You're going out on the town, and at some point, you'll need to eat dinner, so we've rounded up DC's best spots for a party-filled meal that won't put a dent in your momentum.
Here are DC's hardest-partying dinner destinations
Ping Pong Dim Sum
There’s something insanely competitive about seeing how many dumplings you can throw down as a collective group. So do it (and make sure you put the other tables to shame) -- at Ping Pong Dim Sum in Chinatown (or Dupont Circle). Alternating between sips of stiff tropical drinks and bites of fluffy char sui buns will keep you busy for a while, but save room for chocolate banana Spring rolls.
It's the perfect place to party if you're dealing with a combo platter of beer AND wine lovers, because they crush it at both. With a glass to match every Belgian beer and a wine program that requires its own room, it's a lock that you'll find the perfect pairing for steaming bowls of mussels and platters full of charcuterie. Reserve a cozy little alcove and get down to business.
Pass around plate after plate of Jose Andres' addictive Mediterranean mezzes, and don’t worry about rationing their possibly even MORE addictive bread, it just keeps coming. Also, get out of your comfort zone when it comes to wine. This is not a cab sav kind of joint. Points to anyone who attempts to order Ökügözü.
If you like to party protein-style, get sauced with two kinds of brisket, beef ribs, pork ribs, beer can game hen, and every appropriate side (that onion-topped green bean casserole doesn't have to be reserved for Thanksgiving). Also saucy: the pitchers of Shiner you'll wash everything down with.
If you like dinner to come with more booze than you know what to do with (five different bars!) and a side of live music, hit The Hamilton (don't hit George Hamilton, even if he's randomly there) and lay a base with a menu that spans from snackage like cheese tots and arancini to sushi to grass-fed burgers.
Make your way from apps you can grab like brown sugar-glazed bacon lollies to comfort-ness like Low Country shrimp & grits, but it's with making some room at the end the best damn red velvet cake in the District. Actually, before you go cake, get a set of three "Dogs and Rolls" with options like crab rolls, balsamic onion bacon dogs and pastrami rolls. This is why you brought friends.
Nothing says party more than a little mafia-esque ambiance and a pile of spaghetti bigger than Bobby Bacala. They’ve got room for 700 carbo-loading mobsters (or just like, regular folk) who are sick and tired of small plates. After scarfing down family-style Italian classics, have them stick your birthday candle in a cannoli, whether it's your birthday or not.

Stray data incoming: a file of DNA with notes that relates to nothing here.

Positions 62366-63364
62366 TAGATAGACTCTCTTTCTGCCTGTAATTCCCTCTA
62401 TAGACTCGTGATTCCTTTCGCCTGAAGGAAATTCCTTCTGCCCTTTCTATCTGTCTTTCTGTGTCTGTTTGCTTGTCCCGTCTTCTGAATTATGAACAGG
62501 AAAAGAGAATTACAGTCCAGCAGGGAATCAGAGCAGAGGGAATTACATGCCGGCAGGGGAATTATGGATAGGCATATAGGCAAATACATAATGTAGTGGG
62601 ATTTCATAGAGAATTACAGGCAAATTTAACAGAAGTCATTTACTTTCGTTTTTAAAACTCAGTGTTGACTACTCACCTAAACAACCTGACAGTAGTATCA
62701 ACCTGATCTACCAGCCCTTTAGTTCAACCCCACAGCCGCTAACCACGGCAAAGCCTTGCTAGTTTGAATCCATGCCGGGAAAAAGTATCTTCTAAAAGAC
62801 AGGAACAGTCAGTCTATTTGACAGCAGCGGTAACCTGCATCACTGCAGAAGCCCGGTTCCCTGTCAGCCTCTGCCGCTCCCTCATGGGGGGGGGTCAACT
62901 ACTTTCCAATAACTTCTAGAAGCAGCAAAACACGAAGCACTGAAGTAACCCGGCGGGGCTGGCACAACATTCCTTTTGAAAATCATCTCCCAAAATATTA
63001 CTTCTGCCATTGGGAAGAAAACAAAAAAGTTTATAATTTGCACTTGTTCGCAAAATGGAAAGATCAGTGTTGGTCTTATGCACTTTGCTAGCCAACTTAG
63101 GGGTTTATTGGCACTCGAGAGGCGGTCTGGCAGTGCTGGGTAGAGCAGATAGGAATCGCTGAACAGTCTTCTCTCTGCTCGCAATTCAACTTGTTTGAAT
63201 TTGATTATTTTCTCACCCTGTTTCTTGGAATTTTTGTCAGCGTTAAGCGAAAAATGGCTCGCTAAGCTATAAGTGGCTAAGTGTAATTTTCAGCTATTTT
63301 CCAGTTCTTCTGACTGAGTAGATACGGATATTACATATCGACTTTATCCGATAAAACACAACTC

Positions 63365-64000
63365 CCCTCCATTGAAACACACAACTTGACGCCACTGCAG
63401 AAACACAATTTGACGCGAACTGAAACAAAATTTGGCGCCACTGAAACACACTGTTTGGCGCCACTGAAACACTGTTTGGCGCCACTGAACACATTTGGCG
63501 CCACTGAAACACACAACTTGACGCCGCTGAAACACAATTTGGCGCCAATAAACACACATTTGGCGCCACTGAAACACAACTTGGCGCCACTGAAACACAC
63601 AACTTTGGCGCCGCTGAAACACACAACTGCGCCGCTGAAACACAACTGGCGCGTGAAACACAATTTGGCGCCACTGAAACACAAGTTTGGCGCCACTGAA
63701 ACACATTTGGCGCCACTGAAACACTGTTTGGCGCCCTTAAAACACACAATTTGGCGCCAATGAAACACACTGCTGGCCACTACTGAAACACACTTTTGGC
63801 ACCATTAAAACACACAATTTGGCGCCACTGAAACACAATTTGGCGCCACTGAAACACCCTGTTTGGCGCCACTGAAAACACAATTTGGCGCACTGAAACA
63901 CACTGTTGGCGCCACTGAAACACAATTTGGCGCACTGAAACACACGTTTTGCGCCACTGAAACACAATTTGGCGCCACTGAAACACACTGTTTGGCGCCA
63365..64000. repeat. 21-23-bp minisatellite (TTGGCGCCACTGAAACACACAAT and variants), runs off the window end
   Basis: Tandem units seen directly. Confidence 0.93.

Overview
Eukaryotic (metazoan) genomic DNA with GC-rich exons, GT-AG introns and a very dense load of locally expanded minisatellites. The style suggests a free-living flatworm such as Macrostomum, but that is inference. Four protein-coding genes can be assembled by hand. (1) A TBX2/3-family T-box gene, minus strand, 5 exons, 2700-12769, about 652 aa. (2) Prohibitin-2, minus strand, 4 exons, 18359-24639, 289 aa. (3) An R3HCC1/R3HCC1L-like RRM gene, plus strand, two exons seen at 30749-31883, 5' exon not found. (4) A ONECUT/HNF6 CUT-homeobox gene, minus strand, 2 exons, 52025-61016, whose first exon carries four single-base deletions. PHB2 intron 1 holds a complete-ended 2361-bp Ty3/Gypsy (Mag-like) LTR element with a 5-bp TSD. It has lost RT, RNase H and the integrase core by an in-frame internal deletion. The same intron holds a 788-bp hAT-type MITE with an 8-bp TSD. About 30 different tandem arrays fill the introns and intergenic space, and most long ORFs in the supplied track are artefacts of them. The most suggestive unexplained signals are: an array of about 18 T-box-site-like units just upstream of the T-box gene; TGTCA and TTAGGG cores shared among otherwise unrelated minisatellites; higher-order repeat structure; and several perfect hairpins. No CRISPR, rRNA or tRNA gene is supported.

1. Hill Country Barbecue410 7th St NW, Washington
2. Ping Pong Dim Sum900 7th NW, Washington
3. Brasserie Beck1101 K St NW, Washington
4. Zaytinya701 9th St NW, Washington
5. The Hamilton600 14th St NW, Washington
6. Founding Farmers1924 Pennsylvania Ave NW, Washington
7. Carmine's425 7th Street NW, Washington
Because there's nothing more American than Texas, Hill Country Barbecue brings the live music capital to the actual capital. All their meats are Lone Star state-inspired, smoked in-house with a dry rub, and served by the pound. Hill Country also offers classic Texas indulgence like Big Red Soda (for you Yankees, that's a red cream soda) and Blue Bell ice cream.
Pong covers 7000sqft of dark wood tables, low-hanging lamps, and lattice-work accented bars, and is serving up delicious dim sum alongisde Eastern-inspired cocktails.
From noted chef Robert Wiedmaier comes the European-style Brasserie Beck in McPherson Square. Brews include classic Belgian styles like dubbels, tripels, and saisons, while eats count options like a ratatouille crepe, classic steak frites with bearnaise and bordelaise, and Maine lobster pappardelle. Maine is notably not in Belgium, but doesn't that sound damn good?
This airy Mediterranean spot, with Greek, Lebanese, and Turkish influences in its fare, is overflowing with flavor -- and light. Massive floor-to-ceiling windows line the space headed up by Chef José Andrés. Be sure to bring along your family and friends, and have everyone dig into a variety of the menu's shareable small plates (mezze), like spice-rubbed lamb kebab and pan-roasted sweet breads. You'll also find traditional salads, soups, and flatbreads in the lineup, plus a vegetarian-friendly mezze menu that's worth a try whether or not you're meat-free.
Within walking distance of the White House itself, this traditional American eatery blends upscale-casual dining with live music. There’s a noticeable maritime focus on the menu, as regulars salivate over popular plates like jumbo lump crab cake, gingerly plated over a swoop of vibrant zucchini puree or available as a sandwich with fries and slaw. The decor blends modern tastes with Belle Époque flair (think mahogany woodwork interspersed by framed contemporary artwork, lit by art nouveau-inspired chandeliers), but the vibe is casual and unpretentious, making it a worthy outing for locals and visitors alike.
This spot was doing farm-to-table before it was even cool; enjoy your tasty, sustainable, family-farmed eats in a LEED-certified setting that's as green as the food.
The District incarnation of "NYC's legendary family style Italian restaurant", Carmine's is a sprawling behemoth, with a huge circular bar anchoring a 670-seat dining room covered in 500+ photos (...of old Italian people...), in total 20,030sqft, officially making it DC's largest eatery.